A Socialite’s Library: Playground
Imagine you are six. You have no bedtime, all the gumballs you can eat, and never have to worry about doing your homework. Your life is lived based on the whims of your father, who is very cool and very connected. As you get older, you are the “It” girl at Beverly Hills High. You have all the best clothes, and have all the best toys. You are invited to the best parties and have access to all the best drugs…Then one day, you realize that your fabulously privileged life is really a not-so-fabulous prison. You want out but realize you are trapped, shackled by the drugs and paranoia that have become synonymous with living. You are tormented by the memories of your childhood. You lack basic social skills and find it hard to get along with others…so what do you do? Well, if you are Jennifer Saginor, daughter of Hugh Hefner’s personal physician “Dr. Feelgood,” you write a tell-all.
Jennifer’s book Playground is not a new publication, but I dusted it off and reread it because I believe that you, my friends, will greatly enjoy this read. It’s easy to get through, mainly because the stories of drugs, sex, and moral depravity are on repeat and get more shocking as the story goes on. In an interview with HILARY Magazine, Jennifer actually claims that Harper Collins would not publish her memoir without sworn testimonials of her story being truthful, and without her promise to water down the absurdity of some of the incidents.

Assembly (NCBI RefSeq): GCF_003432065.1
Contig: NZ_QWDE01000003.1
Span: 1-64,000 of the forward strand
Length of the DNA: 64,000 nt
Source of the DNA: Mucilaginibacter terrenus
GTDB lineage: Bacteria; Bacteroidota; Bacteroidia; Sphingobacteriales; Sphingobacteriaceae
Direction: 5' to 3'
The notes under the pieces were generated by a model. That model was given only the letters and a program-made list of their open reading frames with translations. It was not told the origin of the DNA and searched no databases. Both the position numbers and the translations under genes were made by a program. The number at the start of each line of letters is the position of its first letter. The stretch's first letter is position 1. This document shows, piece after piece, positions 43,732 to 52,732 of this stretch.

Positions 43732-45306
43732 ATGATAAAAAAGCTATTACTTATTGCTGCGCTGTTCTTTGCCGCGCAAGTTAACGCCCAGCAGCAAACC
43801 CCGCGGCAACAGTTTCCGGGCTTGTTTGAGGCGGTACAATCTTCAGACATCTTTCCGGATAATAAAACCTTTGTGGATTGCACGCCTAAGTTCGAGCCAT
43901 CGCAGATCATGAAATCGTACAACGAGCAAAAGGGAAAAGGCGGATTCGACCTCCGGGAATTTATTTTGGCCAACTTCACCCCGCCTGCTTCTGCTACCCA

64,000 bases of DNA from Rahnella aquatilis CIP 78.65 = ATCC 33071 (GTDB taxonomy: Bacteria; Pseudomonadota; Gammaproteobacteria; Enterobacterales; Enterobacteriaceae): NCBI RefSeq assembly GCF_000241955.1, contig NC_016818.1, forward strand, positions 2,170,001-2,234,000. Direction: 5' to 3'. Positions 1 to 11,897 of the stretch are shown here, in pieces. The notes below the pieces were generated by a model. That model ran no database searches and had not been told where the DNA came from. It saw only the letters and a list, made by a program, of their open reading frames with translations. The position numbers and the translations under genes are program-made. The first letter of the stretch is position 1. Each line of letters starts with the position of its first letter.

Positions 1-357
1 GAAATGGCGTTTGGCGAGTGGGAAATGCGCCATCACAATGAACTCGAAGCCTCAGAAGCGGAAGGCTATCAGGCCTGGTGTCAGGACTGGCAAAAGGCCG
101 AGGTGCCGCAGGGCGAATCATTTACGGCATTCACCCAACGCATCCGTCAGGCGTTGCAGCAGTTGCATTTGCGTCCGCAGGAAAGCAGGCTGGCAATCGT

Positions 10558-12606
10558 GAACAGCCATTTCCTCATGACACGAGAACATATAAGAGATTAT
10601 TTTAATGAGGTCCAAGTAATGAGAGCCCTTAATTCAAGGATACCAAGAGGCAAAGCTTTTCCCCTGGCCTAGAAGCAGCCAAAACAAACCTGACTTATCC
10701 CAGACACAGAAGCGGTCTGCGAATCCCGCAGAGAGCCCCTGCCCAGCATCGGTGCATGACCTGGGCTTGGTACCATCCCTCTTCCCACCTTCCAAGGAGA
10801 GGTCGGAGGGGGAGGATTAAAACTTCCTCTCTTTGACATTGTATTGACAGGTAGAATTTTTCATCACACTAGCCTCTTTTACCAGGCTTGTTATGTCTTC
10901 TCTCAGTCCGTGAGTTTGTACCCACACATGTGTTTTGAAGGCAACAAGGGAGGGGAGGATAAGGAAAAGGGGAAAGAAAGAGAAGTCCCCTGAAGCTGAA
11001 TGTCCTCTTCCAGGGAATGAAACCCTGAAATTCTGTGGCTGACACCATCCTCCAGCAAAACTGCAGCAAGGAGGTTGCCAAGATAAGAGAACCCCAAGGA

Jennifer Saginor has quite possibly the creepiest father on earth. He (and eventually Jennifer and her sister) have their own rooms at the Playboy Mansion. It’s normal for him to walk around the house naked, and he is not at all upset when his child catches him in the act with Playmates. In fact, he encourages Jennifer to be his sidekick, and they become inseparable pals, showing up at all the parties at the mansion together. Their relationship is based on scoping out girls, and the more chauvinistic and demeaning Jennifer can be, the prouder her father is of her. Jennifer learned to regard her own gender as objects by listening to her pops pick up centerfolds and random wanna be’s with clever one-liner’s such as “I bet you could fit a lot of cocks inside that mouth.”
Jennifer eventually begins a sapphic relationship with one of Hef’s girlfriends, “Kendall.” At 15 years old, Jennifer is a minor, and her relationship with Kendall is, at best, disturbing. They meet in park bathrooms and at after hours parties for quick flings. (After the publication of the book in 2005, Carrie Leigh filed a huge libel suit against Jennifer and Harper Collins, claiming that she was, in fact, Kendall. Nice job outing yourself, pervert!)
Well, I’m not going to tell you everything about the book, but it’s worth the read. It becomes a bit redundant; however, the dirt of real life celebs is shocking. Not shockingly, Jennifer no longer talks to her parents or sister because of all she revealed. I can’t say I blame them! Definitely buy Playground (in paperback) if you are in the mood for some real life drama.